I found it eerie watching Regina (Bette Davis) plotting with her brothers in a story described by a contemporary reviewer as a “grim and malignant melodrama.” Certain themes kept surfacing that read like today’s headlines: mistreatment of minorities, disregard for others’ health, promoting an unlivable wage, business trumping decency to others. I was in the mood for a soapy melodrama, and naturally sought out a Davis flick. Usually, there’s no one I’d rather see in the role of a ruthless schemer. But she played the part too well; I didn’t expect to recognize so much. If it was escape I was after, The Little Foxes was a remarkably poor choice.
That isn’t to say I felt no sympathy for Regina Giddens (Davis). Anyone married to the sleep-inducing characters Herbert Marshall unfailingly plays; this time an ailing, upright man named Horace; deserves a bit of sympathy. Especially a character as vibrant and smart as Regina. It is fun to watch her messing with her brothers, in full control, before her husband enters the picture.
But he does, and her satisfaction is therefore short-lived: To watch her husband not only refusing to join a business venture so sure of success, but then condescendingly explaining her powerlessness to stop him, doesn’t sit well with Regina, but neither does it with those of us accustomed to more equitable romantic relationships.
While her role as wife to Horace is hardly as pitiable as that of her sister-in-law, Birdie (Patricia Collinge), the victim of neglect and domestic abuse, Regina’s not exactly free. It’s 1900, after all. While a Southern state might have initiated women’s marital rights in the US, it’s clear from Regina’s and Horace’s behavior that she has no power over their money, which clearly originated with his family rather than hers. Her daughter (Theresa Wright) is right that berating her dying husband is wrong, but what other move (besides submission) does Regina have? We don’t like her, but it’s hard to watch her brothers (who control the venture if her husband is out) triumph over her, given their sexism and treatment of Birdie.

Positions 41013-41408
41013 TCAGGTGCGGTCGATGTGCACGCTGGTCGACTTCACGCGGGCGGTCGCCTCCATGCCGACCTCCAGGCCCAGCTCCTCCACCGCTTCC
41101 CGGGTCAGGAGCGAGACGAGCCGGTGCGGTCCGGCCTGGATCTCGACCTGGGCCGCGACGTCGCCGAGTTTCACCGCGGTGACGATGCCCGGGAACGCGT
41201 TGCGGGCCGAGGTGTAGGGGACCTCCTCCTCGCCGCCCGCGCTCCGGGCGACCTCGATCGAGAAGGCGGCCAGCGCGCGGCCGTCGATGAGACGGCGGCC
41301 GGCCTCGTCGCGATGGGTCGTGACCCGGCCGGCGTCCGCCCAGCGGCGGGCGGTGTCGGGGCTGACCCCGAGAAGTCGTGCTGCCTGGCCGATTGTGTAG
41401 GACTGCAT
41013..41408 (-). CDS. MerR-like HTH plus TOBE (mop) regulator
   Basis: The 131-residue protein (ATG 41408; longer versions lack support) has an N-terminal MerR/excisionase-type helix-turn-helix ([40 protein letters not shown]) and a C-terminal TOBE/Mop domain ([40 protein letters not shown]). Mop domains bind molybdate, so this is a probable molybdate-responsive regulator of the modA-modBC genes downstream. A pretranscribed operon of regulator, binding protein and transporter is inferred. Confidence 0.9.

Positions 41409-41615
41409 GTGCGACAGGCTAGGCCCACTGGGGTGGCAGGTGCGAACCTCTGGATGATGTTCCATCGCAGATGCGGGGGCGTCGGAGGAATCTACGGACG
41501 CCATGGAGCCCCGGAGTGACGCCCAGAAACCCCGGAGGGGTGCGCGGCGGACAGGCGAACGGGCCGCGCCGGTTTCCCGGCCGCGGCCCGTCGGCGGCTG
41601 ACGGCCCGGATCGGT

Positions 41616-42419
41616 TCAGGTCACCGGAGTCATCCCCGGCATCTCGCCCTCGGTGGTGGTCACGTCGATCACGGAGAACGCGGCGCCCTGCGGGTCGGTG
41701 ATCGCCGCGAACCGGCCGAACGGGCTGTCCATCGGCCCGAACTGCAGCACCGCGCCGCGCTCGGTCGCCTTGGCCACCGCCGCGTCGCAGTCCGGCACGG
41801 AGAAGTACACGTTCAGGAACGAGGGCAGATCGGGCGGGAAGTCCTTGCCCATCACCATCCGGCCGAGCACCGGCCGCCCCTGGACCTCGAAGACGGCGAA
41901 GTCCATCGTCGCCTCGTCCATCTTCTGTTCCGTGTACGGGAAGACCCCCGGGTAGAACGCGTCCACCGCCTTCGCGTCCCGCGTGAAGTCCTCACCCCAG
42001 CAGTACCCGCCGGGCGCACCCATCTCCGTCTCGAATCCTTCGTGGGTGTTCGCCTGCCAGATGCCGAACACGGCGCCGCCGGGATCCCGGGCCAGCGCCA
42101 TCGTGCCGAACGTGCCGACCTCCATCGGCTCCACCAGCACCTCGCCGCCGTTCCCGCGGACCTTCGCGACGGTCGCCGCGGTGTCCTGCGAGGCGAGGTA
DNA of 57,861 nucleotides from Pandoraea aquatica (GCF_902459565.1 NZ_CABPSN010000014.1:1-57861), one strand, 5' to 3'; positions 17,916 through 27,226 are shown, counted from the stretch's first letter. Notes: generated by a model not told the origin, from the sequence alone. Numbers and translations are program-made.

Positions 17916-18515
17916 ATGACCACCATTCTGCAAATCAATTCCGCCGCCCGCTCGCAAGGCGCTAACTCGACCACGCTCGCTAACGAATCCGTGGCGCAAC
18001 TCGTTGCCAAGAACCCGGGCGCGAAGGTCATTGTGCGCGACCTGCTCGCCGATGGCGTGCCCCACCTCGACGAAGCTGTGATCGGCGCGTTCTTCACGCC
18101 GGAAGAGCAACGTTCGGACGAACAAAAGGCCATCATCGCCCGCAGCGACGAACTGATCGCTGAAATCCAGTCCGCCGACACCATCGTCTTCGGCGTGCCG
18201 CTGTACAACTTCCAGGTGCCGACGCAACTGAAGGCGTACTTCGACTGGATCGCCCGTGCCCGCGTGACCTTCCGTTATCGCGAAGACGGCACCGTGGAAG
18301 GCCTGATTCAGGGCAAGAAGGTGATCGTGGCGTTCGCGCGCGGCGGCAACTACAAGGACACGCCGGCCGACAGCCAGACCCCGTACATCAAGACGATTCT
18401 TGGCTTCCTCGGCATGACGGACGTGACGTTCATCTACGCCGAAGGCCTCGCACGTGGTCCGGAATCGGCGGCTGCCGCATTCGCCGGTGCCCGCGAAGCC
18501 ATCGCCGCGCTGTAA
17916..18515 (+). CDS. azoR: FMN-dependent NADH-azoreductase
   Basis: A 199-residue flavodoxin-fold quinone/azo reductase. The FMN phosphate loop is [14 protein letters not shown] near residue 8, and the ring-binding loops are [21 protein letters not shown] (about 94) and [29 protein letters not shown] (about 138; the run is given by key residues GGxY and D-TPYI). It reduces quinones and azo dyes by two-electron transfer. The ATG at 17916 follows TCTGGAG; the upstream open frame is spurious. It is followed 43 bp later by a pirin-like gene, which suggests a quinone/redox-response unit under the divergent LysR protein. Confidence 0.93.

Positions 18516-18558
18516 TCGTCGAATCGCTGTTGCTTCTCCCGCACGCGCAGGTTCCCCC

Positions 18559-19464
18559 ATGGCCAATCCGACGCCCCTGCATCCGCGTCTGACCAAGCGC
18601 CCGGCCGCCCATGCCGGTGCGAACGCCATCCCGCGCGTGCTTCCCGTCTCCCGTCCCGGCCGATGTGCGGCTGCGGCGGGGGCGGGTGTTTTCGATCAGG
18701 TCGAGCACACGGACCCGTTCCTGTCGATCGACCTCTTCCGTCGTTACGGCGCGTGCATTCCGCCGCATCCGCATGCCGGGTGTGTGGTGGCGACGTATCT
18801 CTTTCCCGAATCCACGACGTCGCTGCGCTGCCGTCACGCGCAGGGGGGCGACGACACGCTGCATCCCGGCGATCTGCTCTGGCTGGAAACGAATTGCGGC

Of course, Regina doesn’t warrant much sympathy, and her self-destructiveness is hard to witness: it’s not exactly politic or wise to explain to your mortally ill spouse (who holds all the power) that you kinda hate his guts. Then there’s her desire to get more than her fair share of the spoils from the business. And of course, there’s the real crux of the matter: her utter lack of concern over the unlivable-wage-for-employees-thing, which is motivating her husband’s refusal to buy in. Regina takes rejection personally, unable to view any scruples about heartless business practices as anything but stupidity or pretension.
While viewing the ruthlessness of Regina and her brothers as they plot to build their cotton mill, I found myself thinking “realism” far more than “melodrama.” We know these people, their goals, their casual cruelties. We’ve seen them in action. That’s why you’re getting daily emails from political action groups urging you to call Congress members right now. Regina’s avarice may take her farther than we predict. But is it so hard to believe that in a moment of passion, greed would triumph over humanity?
I kept remembering as I watched the film that Lillian Hellman, who penned the original play, didn’t have the sunniest view of her fellow beings (a viewpoint which couldn’t have improved when her Blacklist-targeted boyfriend went to jail for refusing to name names years later). But unfortunately, I can’t help but believe her cynicism justified. The hope we do get—the ethical love interest for the daughter showing some spunk—is muted, his victories offscreen. Regina may look a little scared in the big bad house as the story closes, but she still looks victorious.
Needless to say, I’m watching a comedy next week.